Sign Language: Should We All Learn It?
According to the National Institute on Deafness and Other Communication Disorders, American Sign Language (ASL) is the fourth most spoken language in the United States, with over two million people in North America using ASL. However, sign language has no connection to the English language we consistently use. Moreover, British sign language is different from American sign language. Above all, sign language isn't only about the gestures, it is composed of vocabulary, expression and grammar.
As recognized, sign language is the fundamental language of people who are deaf and hard of hearing. Sign language can be some people's first language as well. In any respect, learning sign language is beneficial to everyone even if you think you do not need to learn it. So, why should we learn it?
Cultural awareness is notably essential, so being competent with sign language not only helps with your language proficiency but also communicate and comprehend disabled people in a meaningful and considerate way. On the other hand, learning a new language is commonly enjoyable and gratifying to a certain extent. It allows you to have the opportunity to get to know people from the deaf community and learn about the community. According to World Health Organization (WHO), it is stated that approximately 466 million people worldwide have disabling hearing loss, which include 34 million children and is estimated that by 2050 over 900 million people will have disabling hearing loss.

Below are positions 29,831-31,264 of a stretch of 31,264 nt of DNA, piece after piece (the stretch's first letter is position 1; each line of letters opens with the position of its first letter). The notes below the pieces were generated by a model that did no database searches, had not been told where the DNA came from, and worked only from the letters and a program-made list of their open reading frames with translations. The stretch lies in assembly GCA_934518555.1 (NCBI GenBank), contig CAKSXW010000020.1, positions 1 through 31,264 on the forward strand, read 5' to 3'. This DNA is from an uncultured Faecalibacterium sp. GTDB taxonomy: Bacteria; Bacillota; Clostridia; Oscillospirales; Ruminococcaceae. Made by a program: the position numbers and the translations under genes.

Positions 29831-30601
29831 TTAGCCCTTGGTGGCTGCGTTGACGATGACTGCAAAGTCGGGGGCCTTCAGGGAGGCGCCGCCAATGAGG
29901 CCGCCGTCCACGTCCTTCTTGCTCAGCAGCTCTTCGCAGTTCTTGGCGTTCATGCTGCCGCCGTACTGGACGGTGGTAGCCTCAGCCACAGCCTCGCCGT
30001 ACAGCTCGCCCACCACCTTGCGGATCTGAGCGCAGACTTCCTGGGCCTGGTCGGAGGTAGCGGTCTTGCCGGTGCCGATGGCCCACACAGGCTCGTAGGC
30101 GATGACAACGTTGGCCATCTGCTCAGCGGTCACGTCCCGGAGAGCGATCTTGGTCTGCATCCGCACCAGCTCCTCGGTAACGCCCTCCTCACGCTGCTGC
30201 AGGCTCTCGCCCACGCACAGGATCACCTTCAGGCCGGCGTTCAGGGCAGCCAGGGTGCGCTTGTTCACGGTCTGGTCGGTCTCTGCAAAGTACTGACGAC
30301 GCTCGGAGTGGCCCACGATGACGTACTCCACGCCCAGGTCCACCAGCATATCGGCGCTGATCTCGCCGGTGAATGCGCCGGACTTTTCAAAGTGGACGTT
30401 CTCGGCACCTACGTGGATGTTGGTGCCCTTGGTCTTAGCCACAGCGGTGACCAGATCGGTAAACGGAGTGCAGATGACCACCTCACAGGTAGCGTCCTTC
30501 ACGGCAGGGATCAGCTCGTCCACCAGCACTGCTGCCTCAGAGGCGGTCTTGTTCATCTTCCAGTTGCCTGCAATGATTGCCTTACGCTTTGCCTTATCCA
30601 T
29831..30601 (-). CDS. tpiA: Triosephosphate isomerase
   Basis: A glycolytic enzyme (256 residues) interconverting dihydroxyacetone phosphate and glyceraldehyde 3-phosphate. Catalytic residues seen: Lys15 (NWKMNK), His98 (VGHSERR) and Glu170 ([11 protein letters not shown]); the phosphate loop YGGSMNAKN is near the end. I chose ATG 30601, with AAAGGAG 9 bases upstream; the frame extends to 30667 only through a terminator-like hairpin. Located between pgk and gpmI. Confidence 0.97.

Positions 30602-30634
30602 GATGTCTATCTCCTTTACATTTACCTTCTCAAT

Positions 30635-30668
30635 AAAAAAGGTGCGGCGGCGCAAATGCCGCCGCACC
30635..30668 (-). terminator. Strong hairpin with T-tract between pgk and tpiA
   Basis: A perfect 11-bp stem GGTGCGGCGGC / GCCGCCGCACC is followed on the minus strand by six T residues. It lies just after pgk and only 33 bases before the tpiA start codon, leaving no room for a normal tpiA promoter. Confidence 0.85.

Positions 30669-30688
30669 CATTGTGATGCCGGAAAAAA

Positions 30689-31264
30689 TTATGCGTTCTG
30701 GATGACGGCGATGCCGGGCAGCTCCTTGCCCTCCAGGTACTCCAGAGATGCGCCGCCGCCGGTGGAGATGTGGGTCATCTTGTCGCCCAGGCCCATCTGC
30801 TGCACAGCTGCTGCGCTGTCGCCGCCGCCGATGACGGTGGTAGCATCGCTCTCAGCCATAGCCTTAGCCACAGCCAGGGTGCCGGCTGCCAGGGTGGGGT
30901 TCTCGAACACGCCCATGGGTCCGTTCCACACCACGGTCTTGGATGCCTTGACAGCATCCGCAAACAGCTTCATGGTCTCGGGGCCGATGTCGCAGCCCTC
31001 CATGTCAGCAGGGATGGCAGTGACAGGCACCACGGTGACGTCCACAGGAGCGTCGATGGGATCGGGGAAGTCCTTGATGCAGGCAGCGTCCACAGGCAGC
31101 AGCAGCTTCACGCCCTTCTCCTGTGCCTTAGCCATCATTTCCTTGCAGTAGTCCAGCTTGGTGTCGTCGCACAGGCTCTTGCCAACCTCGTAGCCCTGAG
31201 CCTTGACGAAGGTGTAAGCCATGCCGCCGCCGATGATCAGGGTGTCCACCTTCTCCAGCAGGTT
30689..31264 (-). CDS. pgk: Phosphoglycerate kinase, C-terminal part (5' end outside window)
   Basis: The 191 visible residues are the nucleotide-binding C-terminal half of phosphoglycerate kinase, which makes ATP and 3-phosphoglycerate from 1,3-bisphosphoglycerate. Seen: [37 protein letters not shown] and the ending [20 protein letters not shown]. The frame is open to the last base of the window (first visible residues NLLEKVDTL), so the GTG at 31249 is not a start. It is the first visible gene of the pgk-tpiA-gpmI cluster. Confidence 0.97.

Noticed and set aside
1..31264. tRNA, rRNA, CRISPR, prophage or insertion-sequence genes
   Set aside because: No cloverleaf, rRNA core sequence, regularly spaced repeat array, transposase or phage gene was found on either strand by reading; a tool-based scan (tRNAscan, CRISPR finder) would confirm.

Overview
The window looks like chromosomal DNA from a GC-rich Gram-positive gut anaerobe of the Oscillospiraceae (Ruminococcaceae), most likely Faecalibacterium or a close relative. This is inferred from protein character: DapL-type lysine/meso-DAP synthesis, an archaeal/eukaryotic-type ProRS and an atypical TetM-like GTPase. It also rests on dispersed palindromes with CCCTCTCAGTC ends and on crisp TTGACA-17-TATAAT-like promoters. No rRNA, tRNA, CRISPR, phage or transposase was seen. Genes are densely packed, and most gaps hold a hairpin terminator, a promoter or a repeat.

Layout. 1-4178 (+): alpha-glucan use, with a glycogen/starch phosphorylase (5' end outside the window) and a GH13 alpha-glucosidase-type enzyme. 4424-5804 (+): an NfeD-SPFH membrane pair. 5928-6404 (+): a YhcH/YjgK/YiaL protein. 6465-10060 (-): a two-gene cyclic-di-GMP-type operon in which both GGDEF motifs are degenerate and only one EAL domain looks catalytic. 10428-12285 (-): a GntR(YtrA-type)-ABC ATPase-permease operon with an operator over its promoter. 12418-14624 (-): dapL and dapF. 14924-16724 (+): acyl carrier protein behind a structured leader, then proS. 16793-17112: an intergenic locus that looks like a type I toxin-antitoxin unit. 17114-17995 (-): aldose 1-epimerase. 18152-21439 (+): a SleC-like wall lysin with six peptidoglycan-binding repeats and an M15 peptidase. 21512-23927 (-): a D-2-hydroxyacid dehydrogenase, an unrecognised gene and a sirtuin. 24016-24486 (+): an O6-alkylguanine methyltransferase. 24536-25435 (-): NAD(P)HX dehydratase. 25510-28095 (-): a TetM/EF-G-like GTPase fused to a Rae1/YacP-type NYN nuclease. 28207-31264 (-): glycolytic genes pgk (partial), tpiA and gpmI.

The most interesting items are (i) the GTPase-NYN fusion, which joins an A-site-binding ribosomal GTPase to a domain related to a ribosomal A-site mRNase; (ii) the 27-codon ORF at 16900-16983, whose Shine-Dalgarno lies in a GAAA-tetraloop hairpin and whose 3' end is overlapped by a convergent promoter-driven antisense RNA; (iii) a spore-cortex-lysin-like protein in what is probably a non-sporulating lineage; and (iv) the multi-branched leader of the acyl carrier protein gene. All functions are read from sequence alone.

Sign language can be convenient in the business world as well. Generally, it is required to learn how to use sign language in the workforce where you are in a position of interacting with deaf individuals and people with hearing issues in any condition, especially when it comes to being a professional interpreter and working in broadcasting. In addition, it is known as a great professional asset and overall enhances your resume. Not to mention, it has been asserted that learning sign language helps with cognitive abilities and boosts your language skills. You will be able to gain an appreciation of visual arts as well.
All things considered, sign language grants a hearing person convenience that helps them learn a whole new language, allows them to connect with the deaf community and is generally a professional asset. Nonetheless, it would be favourable if schools and institutions included sign language as a language choice for the fact it would allow children to learn this particular language which would benefit them and allow them to connect with the disabled community. Broadly, there are more purposes and ways to use sign language apart from business, specialty and joy.